One of the things that I absolutely love about living in France is how much there is to see and I feel like I will never be able to see all of it! This weekend I visited Chantilly, a small little town north of Paris (about a 25-minute train ride from Gare du Nord). It is known for its beautiful château but also for the delicious topping known as whipped cream. In French, whipped cream is called chantilly, just like the town.
Leaving Paris for the weekend is a nice way to get a break from the city. For all the pomp that Versailles gets, I wish that Chantilly was better known by people coming to visit France.
A quick history
The Château de Chantilly was reconstructed by Henri d’Orléans, duc d’Aumale (1822-1897) in the XIXe century. He was the son of King Louis-Philippe, the last king of France. He inherited the property in 1830. Today, it is not in its original form but is a homage to the multiple people who influenced the property.
The château was a medieval fortress and was modernized in the XVe century when the Montmorency family took over its possessions. It belonged to Louis XIV cousin, Louis II de Bourbon-Condé, better known as le Grand Condé, who has a paradoxical place in French history having allied himself with the Spanish during la Fronde (a series of French civil wars in the midst of the Franco-Spanish War which began in 1635). He was later pardoned with the signing of the Treaty of Pyrenées and regained his titles. The château lived its best days under his residency. Its gardens were designed by none other than André le Nôtre, the same man who designed the gardens of Versailles. The château became a center of intellectual conversation and somewhere to share a passion for the arts. Chantilly welcomed many great painters and writers such as Madame de la Fayette, La Fontaine and even Molière. Le Grand Condé, like his cousin Louis XIV, loved to have fun and hosted multiple dances and firework shows.
During the French Revolution, the château served as a prison before being destroyed. Its artwork and manuscripts were transferred to the Louvre. Half of the park was destroyed, and what we visit today is not in its original form of grandeur it used to be.
Lunch and a Château
We started off our day at La Prego, an Italian restaurant a twenty-minute walk from the station Chantilly-Gouvieux. During the summers, I work as program assistant for a study abroad program. It has been something I have been doing for the past few summers, and each time we do this outing to Chantilly, we stop at this restaurant.
Afterward, we went to visit the Hippodrome (the racecourse). Chantilly, besides being known for the château and whipped cream, is also where the Prix du Jockey Club is hosted. Think the Kentucky Derby but à la française. Horses are a big theme of the region, and in the barn at the château, there are concerts that are held due to how good the acoustics are. Yes, concerts are held even though the horses are there (imagine Mozart’s Symphony No. 40 while horses are neighing in the background).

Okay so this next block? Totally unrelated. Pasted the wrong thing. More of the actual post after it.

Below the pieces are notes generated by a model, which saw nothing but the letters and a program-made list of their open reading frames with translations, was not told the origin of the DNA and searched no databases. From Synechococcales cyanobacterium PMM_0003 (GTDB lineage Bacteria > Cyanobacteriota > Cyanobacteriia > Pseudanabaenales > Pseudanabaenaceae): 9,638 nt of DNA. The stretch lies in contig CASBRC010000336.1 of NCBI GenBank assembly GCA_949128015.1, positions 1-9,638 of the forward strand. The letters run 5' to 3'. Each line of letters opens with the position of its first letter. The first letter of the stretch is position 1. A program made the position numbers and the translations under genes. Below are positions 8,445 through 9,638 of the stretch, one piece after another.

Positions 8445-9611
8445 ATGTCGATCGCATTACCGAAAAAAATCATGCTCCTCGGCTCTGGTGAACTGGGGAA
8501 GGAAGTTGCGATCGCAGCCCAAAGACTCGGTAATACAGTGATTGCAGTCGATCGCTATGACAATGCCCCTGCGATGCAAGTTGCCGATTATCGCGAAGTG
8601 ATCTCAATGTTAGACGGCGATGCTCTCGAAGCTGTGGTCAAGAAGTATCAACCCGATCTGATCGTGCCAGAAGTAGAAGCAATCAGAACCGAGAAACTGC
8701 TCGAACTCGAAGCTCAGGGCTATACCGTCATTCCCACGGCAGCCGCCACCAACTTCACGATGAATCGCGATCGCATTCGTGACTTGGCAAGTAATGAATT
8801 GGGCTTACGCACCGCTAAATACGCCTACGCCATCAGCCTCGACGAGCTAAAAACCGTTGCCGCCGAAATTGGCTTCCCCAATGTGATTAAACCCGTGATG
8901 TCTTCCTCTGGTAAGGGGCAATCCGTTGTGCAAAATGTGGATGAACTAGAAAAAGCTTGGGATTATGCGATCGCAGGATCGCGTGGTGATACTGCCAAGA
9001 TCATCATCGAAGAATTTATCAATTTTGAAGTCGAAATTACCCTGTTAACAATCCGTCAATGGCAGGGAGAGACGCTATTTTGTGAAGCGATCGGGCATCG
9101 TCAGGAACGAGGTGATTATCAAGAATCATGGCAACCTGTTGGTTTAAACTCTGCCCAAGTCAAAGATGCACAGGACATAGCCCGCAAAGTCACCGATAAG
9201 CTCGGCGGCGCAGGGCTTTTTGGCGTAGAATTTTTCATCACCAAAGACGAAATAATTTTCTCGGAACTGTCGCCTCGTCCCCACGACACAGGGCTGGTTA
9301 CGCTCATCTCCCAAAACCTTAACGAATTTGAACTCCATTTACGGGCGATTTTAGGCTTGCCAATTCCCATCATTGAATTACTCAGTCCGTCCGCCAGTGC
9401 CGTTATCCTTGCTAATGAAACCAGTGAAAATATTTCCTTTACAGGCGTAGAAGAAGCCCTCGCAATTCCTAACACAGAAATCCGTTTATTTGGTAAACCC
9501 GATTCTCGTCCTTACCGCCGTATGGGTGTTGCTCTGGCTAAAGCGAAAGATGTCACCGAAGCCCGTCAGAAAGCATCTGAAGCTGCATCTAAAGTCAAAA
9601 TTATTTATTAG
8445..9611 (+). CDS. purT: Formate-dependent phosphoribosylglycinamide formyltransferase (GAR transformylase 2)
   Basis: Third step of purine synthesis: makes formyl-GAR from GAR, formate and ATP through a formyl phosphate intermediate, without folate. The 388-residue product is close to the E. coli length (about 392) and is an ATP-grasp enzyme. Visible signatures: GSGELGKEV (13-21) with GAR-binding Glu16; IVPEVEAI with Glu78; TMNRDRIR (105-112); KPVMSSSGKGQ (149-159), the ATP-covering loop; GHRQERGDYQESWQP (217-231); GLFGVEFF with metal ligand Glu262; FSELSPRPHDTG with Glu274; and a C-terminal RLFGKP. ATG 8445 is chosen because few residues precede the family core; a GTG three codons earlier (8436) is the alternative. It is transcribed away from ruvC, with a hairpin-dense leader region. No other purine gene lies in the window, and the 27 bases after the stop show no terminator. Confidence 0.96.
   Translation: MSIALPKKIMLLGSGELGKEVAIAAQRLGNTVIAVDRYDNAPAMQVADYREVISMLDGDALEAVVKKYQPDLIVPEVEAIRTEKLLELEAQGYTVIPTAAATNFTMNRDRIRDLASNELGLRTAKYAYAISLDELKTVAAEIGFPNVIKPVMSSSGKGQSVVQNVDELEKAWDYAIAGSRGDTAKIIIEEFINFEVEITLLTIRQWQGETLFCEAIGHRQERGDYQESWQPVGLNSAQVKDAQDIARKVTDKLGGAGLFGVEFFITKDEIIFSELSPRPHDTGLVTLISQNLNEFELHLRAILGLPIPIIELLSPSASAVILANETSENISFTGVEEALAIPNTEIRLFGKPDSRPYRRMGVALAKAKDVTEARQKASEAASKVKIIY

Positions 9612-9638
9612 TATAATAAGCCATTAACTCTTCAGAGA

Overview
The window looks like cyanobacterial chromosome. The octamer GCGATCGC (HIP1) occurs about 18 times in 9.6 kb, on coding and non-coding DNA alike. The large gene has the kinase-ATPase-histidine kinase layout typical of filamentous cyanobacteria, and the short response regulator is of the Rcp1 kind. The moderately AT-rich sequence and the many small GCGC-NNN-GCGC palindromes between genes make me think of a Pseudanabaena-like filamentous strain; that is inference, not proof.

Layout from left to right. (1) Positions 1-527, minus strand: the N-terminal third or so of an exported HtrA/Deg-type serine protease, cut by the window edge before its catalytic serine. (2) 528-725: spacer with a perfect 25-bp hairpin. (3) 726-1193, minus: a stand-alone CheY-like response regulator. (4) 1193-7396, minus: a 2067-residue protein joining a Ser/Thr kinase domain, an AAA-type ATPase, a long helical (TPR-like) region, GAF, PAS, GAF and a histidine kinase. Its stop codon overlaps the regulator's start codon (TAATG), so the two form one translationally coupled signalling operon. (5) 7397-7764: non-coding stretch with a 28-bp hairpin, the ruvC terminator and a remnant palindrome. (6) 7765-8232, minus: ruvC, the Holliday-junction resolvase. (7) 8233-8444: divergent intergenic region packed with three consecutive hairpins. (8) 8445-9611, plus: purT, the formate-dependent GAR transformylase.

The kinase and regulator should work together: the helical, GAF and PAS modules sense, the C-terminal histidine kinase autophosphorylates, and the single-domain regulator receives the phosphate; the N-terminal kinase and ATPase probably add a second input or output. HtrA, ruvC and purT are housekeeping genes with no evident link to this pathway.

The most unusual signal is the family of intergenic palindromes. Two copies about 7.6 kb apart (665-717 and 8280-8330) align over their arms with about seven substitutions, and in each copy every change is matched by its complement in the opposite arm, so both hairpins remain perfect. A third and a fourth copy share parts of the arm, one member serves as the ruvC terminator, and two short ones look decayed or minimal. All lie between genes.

You can visit the public space of the château, like the offices and the war room. There is a big room with multiple paintings of battles fought by le Grand Conté, which are so detailed. Chantilly is also home to many pieces of art that you would imagine being at the Louvre, like the portrait of Louis XIV or Pierre Mignard’s Portrait of Molière. The library as well is breathtaking, housing multiple original manuscripts and printed volumes from the medieval period onward. Historians often go to Chantilly for their research.
A Walk in the Park
Not only is Chantilly known for its horse races, but it is also known for the Concours d’Etat, a car show. It displays redone, old-fashioned cars and the show takes place in the gardens. The day we went, they were setting up for the show which would take place on Sunday.
After visiting the museums, we decided to take a walk in the woods that are behind the castle and go search for our chantilly. Mind you, France has been going through a heatwave for the past week and the day we went was the hottest day. It was still worth it.
There is a restaurant about a ten-minute walk from the château that I recommend, called Le Hameau. That is where you can have a drink and try actual, fresh-made whipped cream while sitting in the shade after a long day of walking. You can have just a glass of whipped cream (YUM) or even add strawberries (extra delicious). It honestly tastes nothing like the canned version. It is a lot heavier but it is the best whipped cream I have ever had in my life. I wanted to take some home with me and have it with my morning pancakes (on the rare occasion I make brunch).
So, as I said, I wish a lot of tourists knew about Chantilly and tried getting out there. It is not far from Paris and it is worth the trip. Just look at how beautiful and magical it looks. It’s not Versailles… but it still lives up to be its competitor.
Bisous, besos, xoxo,
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